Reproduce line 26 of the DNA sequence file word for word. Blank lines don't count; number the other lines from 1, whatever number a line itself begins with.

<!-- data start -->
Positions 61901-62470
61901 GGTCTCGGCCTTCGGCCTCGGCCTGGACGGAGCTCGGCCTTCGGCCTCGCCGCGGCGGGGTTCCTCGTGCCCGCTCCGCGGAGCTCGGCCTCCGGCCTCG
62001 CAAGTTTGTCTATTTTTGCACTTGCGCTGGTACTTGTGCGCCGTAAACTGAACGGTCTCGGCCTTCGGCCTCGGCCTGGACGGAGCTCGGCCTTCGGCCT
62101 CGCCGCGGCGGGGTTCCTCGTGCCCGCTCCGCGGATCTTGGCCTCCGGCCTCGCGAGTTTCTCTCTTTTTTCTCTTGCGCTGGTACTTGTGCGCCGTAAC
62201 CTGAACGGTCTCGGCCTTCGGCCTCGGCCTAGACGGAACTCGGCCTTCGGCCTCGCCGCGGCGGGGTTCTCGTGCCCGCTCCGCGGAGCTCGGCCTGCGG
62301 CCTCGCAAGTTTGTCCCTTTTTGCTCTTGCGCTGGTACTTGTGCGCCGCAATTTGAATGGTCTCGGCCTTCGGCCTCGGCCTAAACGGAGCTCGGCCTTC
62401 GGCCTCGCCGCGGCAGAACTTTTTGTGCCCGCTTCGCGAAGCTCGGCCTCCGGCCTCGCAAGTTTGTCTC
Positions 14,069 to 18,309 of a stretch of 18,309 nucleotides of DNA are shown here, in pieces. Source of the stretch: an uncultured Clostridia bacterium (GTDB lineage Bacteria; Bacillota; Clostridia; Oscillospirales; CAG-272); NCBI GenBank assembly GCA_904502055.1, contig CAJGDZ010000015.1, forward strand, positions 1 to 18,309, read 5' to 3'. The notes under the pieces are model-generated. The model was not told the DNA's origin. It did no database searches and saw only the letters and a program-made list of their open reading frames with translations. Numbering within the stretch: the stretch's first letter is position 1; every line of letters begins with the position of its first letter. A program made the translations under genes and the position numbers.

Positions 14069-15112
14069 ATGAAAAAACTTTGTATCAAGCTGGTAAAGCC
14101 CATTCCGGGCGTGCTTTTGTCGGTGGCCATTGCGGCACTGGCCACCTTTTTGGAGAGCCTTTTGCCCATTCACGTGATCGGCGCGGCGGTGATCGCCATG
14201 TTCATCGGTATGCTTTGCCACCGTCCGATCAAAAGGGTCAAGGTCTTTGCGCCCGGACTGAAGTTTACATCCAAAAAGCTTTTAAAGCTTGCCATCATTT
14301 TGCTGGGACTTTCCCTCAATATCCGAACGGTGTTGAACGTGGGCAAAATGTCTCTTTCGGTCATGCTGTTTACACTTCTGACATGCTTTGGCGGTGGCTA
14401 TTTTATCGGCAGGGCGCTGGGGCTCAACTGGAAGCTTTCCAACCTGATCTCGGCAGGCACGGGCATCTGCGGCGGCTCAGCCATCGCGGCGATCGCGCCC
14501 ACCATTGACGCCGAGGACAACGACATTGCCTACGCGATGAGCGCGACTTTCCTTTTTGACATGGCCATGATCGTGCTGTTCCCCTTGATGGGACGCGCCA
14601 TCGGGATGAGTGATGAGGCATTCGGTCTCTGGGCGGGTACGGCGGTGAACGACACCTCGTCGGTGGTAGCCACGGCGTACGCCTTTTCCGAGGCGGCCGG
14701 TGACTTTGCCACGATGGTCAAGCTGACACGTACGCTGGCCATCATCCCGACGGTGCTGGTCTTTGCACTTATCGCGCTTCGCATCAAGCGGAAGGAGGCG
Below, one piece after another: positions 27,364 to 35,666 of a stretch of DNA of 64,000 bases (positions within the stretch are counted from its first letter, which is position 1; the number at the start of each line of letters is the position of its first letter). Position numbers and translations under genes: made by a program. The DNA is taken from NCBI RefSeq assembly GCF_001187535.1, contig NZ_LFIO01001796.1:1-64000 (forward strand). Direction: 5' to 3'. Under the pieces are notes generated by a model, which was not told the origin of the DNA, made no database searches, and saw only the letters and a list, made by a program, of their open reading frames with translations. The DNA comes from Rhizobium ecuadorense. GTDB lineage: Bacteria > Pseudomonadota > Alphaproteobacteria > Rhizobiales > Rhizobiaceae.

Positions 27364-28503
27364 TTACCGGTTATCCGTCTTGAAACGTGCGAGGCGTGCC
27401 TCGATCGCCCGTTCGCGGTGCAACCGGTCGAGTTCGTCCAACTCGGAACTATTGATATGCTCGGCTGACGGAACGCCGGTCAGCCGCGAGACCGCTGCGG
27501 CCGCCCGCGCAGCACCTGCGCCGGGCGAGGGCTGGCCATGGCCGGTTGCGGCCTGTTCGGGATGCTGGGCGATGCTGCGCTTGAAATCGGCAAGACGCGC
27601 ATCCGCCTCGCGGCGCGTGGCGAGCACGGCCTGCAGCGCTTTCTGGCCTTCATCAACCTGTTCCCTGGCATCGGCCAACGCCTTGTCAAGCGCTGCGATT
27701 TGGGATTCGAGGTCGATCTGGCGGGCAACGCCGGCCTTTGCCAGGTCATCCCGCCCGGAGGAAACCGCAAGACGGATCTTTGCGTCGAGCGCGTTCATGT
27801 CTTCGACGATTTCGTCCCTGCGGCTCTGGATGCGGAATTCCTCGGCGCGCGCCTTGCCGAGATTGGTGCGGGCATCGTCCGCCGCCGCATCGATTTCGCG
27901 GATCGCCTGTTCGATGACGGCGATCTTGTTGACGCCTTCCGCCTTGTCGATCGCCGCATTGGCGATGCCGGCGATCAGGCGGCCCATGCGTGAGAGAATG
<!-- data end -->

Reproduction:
27901 GATCGCCTGTTCGATGACGGCGATCTTGTTGACGCCTTCCGCCTTGTCGATCGCCGCATTGGCGATGCCGGCGATCAGGCGGCCCATGCGTGAGAGAATG